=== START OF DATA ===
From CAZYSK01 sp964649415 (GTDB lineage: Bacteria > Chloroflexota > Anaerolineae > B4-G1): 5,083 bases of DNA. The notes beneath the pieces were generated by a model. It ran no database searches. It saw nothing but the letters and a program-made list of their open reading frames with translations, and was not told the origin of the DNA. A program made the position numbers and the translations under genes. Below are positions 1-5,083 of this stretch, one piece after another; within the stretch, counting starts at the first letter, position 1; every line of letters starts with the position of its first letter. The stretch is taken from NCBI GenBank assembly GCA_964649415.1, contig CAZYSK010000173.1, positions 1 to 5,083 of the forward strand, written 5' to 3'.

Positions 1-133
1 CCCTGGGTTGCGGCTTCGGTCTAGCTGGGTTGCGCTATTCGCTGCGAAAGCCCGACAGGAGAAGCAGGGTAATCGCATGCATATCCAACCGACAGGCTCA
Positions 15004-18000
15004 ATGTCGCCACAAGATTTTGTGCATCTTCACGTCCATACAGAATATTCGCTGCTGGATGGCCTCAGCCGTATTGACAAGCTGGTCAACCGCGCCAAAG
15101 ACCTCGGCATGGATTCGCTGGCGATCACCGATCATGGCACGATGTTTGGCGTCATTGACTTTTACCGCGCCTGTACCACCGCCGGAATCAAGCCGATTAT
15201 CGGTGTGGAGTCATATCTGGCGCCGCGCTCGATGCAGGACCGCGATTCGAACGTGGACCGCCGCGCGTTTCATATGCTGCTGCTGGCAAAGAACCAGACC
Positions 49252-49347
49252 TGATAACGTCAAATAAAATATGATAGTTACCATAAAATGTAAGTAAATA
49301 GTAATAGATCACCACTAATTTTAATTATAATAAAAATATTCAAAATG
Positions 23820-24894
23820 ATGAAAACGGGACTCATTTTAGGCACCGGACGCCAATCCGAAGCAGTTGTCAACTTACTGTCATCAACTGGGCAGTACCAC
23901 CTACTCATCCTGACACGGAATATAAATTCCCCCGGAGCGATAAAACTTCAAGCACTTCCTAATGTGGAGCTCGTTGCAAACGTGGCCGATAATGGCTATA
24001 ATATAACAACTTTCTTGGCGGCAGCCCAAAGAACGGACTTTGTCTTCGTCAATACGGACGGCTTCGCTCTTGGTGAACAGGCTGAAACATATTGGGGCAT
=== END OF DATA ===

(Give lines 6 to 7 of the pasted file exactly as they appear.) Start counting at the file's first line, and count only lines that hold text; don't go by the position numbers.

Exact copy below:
15101 ACCTCGGCATGGATTCGCTGGCGATCACCGATCATGGCACGATGTTTGGCGTCATTGACTTTTACCGCGCCTGTACCACCGCCGGAATCAAGCCGATTAT
15201 CGGTGTGGAGTCATATCTGGCGCCGCGCTCGATGCAGGACCGCGATTCGAACGTGGACCGCCGCGCGTTTCATATGCTGCTGCTGGCAAAGAACCAGACC